'Gringo chief' Randy Borman helps Ecuador's Cofan Indians survive, thrive

Borman, 54, is described by those who know him as an energetic, almost frenetic administrator who over 30 years has helped spearhead the revival of a people buffeted by encroaching settlers and oil companies.

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By Juan Forero
Monday, June 21, 2010

PIZARRAS, ECUADOR -- On a recent day, the man known as the Gringo Chief wore a traditional black smock and a necklace strung with jaguar and wild boar's teeth, perfectly suitable for the Cofan Indian ceremony marking the acquisition of yet another slice of rain forest.

With his fellow Cofan listening, Randy Borman gave a speech celebrating the latest accomplishment for a native people intent on taking back their vast ancestral lands. He spoke flawless Cofan, and no one dwelled on his unusual background: an American born to missionaries who grew up to become the Cofan's most prominent, influential leader.

The blue-eyed, gray-haired Borman, 54, is described by those who know him as an energetic, almost frenetic administrator who over 30 years has helped spearhead the revival of a people buffeted by encroaching settlers and oil companies.

Along the way, he has won respect for his ability to hunt monkeys with a blowgun and spend weeks trudging through an unforgiving jungle.

But fellow Cofan say his most lasting accomplishment has been helping the Cofan acquire so much territory that they now manage a swath nearly the size of Delaware. Their success, say those knowledgeable about native peoples in the Amazon, is a model for other indigenous groups.

(U.N. Ambassador of Goodwill Angelina Jolie visits Ecuador)

"His body, his skin, all that is gringo, but Mr. Randy's heart is Cofan," said Roberto Aguinda, 39, who oversees a network of Cofan park guards who patrol the community's reserves. "He manages both worlds, the Cofan and that of his parents. But when he is here in the community, he knows more about this life than the Cofan themselves."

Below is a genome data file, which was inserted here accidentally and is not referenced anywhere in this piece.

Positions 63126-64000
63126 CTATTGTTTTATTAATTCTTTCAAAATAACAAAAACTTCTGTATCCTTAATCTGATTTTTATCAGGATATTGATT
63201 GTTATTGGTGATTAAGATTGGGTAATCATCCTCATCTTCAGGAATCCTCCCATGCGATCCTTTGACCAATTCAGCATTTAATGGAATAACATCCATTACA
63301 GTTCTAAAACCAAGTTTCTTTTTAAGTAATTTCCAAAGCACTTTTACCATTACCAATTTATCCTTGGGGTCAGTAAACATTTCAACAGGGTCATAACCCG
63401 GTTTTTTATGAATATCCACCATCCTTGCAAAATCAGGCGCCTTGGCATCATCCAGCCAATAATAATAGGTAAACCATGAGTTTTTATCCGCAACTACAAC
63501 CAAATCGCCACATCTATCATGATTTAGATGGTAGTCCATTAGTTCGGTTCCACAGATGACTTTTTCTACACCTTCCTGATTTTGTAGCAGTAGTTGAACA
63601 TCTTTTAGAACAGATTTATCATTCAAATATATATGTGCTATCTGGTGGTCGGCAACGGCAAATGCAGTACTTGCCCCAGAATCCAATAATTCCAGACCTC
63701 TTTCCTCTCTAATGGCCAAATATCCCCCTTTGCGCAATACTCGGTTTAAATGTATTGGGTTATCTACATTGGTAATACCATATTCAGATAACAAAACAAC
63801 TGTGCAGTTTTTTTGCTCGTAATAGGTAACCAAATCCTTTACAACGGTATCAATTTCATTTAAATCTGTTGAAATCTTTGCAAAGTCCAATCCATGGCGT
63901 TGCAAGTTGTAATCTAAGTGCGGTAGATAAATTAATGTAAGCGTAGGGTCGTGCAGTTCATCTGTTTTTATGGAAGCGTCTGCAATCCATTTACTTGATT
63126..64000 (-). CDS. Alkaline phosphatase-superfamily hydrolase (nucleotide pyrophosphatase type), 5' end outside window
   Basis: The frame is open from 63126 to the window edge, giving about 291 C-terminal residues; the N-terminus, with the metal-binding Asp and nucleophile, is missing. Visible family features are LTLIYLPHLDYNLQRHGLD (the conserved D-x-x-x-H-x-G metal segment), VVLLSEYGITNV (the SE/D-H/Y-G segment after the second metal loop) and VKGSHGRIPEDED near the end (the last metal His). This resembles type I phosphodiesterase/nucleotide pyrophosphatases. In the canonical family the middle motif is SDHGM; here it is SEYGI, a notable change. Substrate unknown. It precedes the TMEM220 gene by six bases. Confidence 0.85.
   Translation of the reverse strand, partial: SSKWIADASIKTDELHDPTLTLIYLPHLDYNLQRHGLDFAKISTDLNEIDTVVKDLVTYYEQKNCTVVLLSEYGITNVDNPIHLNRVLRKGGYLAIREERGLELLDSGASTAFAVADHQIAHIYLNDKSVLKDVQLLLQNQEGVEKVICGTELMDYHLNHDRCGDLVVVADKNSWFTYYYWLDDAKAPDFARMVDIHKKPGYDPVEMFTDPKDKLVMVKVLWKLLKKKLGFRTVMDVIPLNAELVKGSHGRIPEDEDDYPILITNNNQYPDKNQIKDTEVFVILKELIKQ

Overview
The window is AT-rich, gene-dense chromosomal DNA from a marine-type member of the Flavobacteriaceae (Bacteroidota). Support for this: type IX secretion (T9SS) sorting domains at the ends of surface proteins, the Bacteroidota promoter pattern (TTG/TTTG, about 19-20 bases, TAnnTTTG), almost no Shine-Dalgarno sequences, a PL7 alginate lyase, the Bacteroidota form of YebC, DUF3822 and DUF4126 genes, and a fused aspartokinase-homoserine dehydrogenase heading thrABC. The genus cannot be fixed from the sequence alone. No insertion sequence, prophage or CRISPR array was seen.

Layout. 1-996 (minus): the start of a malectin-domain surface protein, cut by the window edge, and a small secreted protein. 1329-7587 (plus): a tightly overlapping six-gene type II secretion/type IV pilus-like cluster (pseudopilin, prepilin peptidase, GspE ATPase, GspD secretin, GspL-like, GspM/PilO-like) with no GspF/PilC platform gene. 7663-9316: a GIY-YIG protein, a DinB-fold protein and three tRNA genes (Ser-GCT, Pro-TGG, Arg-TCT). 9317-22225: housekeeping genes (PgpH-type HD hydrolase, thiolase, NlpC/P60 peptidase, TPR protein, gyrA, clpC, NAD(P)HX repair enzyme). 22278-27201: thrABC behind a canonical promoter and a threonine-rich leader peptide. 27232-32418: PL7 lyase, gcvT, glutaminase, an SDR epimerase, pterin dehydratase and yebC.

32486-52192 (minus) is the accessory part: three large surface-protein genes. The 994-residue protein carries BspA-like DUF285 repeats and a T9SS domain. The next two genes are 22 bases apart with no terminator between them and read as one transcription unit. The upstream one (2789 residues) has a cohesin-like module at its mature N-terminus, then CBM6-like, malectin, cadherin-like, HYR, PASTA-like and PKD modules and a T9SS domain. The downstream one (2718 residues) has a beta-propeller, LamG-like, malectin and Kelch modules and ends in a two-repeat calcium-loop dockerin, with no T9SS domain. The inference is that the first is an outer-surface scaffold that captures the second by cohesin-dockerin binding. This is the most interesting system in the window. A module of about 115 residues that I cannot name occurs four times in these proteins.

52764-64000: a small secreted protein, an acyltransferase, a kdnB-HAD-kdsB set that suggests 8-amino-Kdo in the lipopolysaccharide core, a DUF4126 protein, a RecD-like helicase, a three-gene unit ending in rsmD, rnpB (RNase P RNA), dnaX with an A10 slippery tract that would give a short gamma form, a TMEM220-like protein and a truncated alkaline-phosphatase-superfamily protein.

Surviving . . . and thriving

Across South America, Indian tribes are increasingly confronted by miners, ranchers, farmers, and the roads and power-generating dams that always seem to accompany them. A few groups remain "un-contacted," having never come face to face with outsiders. Some are fading fast, but a few are thriving, controlling territories as large as countries.

(Map of the lands controlled by the Cofan Indian nation)

Among the most unusual are the Cofan, who retain many of their traditions but have embraced aspects of the outside world that elders think ensure a bright future for the community.

That includes counting on an ethnic outsider, Borman, who as chief of territories oversees land management and the funding needed to pay for it. It also means building alliances with Ecuadoran government officials and sending Cofan youths to private schools in Quito, the capital, and universities in the United States to mold strong leaders adept in various cultures.

The strategy has paid off: The Cofan manage six times the land they controlled in the early 1990s, which is particularly impressive because they are not a large community. There are 1,200 of them in Ecuador and 500 across the border in Colombia.


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